To you, it seems absolutely clear: you were injured on the job or have a work-related medical condition and your employer carries workers’ compensation insurance. You apply for workers’ comp and expect to receive the benefits. Then you get the dreaded Form 104—the Insurer’s Notification of Denial.
So, why were you denied? The notification—which is from your employer’s insurer, not the state—will spell it out. In fact, of the 2,506 workers’ comp Part B and E claims filed in Massachusetts in 2018, 962 (more than one-third) were denied. There may be a number of reasons, but these four are among the most common:
1. Missed deadlines
When you are injured at work, you should notify your employer immediately. An injury or incident report is completed and typically, your employer files your workers’ compensation claim. Massachusetts law requires that a Form 101, the Employer’s First Report of Injury or Fatality, be filed within seven days following the fifth day of your inability to work because of an injury. If the employer fails to do so, or if your claim has been denied, you must complete and file a Form 110, Employee’s Claim.
The statute of limitations for filing a workers’ compensation claim in Massachusetts is “within four years from the date the employee first became aware of the causal relationship between his disability and (his) employment.”
2. Disputes about whether your injury was actually work-related
If you are an employee who was injured at work, or while performing a task or completing a duty that was for your employer’s benefit, chances are you have a legitimate claim. That is also true if you have a medical condition that is a direct result of your employment (for instance, carpal tunnel syndrome or mesothelioma). In short, a condition or injury “arising out of employment and occurring during the course of employment” should be covered. Injuries that occurred during commuting to and from work are not covered, but if you were traveling for business reasons and were injured, they are. While some medical conditions may be clearly the result of the work environment or job, such as black-lung disease among coal workers, lung cancer may not be easily attributable to your employment.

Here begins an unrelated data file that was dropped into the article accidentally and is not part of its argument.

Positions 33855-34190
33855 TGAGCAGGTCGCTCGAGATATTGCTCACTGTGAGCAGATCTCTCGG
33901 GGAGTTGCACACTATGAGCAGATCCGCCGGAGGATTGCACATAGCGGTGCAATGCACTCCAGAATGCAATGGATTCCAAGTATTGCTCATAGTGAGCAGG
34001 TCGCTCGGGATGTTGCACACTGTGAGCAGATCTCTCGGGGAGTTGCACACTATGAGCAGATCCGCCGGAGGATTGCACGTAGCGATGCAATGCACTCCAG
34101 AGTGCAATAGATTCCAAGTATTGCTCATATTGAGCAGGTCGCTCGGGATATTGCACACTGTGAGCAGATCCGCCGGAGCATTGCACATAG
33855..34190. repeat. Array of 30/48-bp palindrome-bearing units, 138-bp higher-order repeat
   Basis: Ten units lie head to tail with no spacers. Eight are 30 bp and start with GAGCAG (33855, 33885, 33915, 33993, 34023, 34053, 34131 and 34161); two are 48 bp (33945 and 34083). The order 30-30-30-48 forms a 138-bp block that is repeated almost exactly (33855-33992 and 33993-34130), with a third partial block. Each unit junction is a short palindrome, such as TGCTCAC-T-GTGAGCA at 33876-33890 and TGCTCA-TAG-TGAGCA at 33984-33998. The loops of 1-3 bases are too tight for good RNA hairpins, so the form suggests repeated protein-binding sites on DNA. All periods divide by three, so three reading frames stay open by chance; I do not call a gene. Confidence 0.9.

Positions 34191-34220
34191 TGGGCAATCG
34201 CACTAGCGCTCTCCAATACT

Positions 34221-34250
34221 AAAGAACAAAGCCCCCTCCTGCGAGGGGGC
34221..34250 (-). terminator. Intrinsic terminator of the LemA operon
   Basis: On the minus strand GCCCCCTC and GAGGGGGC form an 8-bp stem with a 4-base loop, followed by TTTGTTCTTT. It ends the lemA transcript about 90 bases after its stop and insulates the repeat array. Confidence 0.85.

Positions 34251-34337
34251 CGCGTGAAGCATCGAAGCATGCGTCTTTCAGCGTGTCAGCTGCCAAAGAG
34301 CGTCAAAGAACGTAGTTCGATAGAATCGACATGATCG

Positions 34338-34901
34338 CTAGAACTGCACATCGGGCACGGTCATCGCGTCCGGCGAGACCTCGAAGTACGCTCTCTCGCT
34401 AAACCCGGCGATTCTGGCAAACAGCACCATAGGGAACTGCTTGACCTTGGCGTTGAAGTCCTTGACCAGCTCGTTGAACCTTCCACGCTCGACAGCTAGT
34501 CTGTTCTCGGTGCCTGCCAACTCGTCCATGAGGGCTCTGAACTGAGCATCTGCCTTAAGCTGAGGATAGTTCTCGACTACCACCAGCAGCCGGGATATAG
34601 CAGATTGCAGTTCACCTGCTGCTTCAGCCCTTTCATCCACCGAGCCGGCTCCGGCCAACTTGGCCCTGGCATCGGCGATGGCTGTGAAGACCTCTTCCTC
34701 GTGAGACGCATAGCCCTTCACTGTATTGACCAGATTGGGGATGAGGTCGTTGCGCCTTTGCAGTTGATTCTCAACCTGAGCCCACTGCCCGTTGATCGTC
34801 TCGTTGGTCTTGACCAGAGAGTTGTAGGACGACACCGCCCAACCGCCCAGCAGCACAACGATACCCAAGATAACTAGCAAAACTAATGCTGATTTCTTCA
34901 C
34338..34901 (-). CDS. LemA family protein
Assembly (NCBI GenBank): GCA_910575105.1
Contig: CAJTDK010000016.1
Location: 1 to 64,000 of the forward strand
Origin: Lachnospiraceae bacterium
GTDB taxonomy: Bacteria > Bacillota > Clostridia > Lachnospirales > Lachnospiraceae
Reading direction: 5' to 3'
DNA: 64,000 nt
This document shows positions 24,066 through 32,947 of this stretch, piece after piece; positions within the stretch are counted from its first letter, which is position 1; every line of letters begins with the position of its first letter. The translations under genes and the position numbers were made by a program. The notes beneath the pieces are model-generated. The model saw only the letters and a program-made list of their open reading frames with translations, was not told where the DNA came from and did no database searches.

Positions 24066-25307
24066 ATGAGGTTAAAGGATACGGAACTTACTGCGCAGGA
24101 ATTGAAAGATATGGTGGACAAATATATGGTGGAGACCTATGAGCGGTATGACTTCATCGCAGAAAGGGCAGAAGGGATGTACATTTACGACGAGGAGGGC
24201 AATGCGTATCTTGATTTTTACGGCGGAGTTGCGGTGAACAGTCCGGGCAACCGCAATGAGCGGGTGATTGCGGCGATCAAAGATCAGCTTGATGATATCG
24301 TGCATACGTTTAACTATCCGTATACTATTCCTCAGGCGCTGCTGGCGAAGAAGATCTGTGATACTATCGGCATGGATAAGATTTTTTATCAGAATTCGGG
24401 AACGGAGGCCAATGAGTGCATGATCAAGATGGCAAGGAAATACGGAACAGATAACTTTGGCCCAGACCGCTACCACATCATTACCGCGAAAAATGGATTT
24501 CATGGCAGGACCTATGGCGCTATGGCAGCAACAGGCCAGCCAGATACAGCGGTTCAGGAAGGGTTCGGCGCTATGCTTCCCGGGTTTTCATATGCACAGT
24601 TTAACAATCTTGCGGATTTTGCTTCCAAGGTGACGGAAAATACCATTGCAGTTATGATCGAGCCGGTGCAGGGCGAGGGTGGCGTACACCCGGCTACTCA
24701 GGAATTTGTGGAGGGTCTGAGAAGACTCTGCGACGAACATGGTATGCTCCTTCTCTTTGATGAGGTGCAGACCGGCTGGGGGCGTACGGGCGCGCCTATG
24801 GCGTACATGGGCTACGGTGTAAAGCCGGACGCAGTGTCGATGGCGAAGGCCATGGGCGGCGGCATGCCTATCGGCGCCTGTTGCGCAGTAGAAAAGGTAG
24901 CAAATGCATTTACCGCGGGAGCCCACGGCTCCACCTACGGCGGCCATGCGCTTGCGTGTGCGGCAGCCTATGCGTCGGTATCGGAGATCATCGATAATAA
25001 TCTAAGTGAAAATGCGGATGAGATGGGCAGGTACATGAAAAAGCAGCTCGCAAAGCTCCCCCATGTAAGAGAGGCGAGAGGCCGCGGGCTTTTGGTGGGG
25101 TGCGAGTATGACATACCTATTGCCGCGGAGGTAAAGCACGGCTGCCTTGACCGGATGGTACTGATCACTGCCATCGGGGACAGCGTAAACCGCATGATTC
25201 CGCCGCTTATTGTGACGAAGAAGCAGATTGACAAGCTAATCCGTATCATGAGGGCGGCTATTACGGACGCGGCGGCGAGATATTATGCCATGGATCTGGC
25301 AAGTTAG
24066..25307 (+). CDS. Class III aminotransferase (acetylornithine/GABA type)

3. Massachusetts guidelines are not met
If you are an independent contractor, you are not eligible for workers’ compensation coverage by the business or company for whom you are providing services. An independent contractor is defined as doing work that is outside of the employer’s direction and control; is performed outside the employer’s usual course of business; and is done by someone who has their own, independent business or trade doing that kind of work.
Other workers who are not typically covered include seaman engaged in interstate or foreign commerce, salespeople who work on commission or buy/sell basis other than in a retail establishment, with a written contract stating they are not treated as an employee under federal tax law; and Persons engaged in interstate/foreign commerce who are covered by federal law for compensation for injury or death.
4. Files claimed after leaving a job
Even legitimate claims are viewed with suspicion by insurers when they are filed after an employee quits, is laid-off or fired from a job. It’s always important to have a written statement about any injury for which you file a claim, including medical reports and corroborating statements from coworkers who witnessed the accident.
When should you seek legal advice?
Workers’ compensation laws can be confusing. If your claim has been denied, a Beverly workers’ compensation attorney can offer valuable assistance in sorting through the red tape and helping to resolve your claim.
Contact a knowledgeable Massachusetts workers’ compensation lawyer today
At Chisholm Law LLC, we are dedicated to helping injured workers obtain compensation throughout the Beverly, Massachusetts area. For a consultation, contact us online, or call (978) 703-0700 to speak with an experienced lawyer today.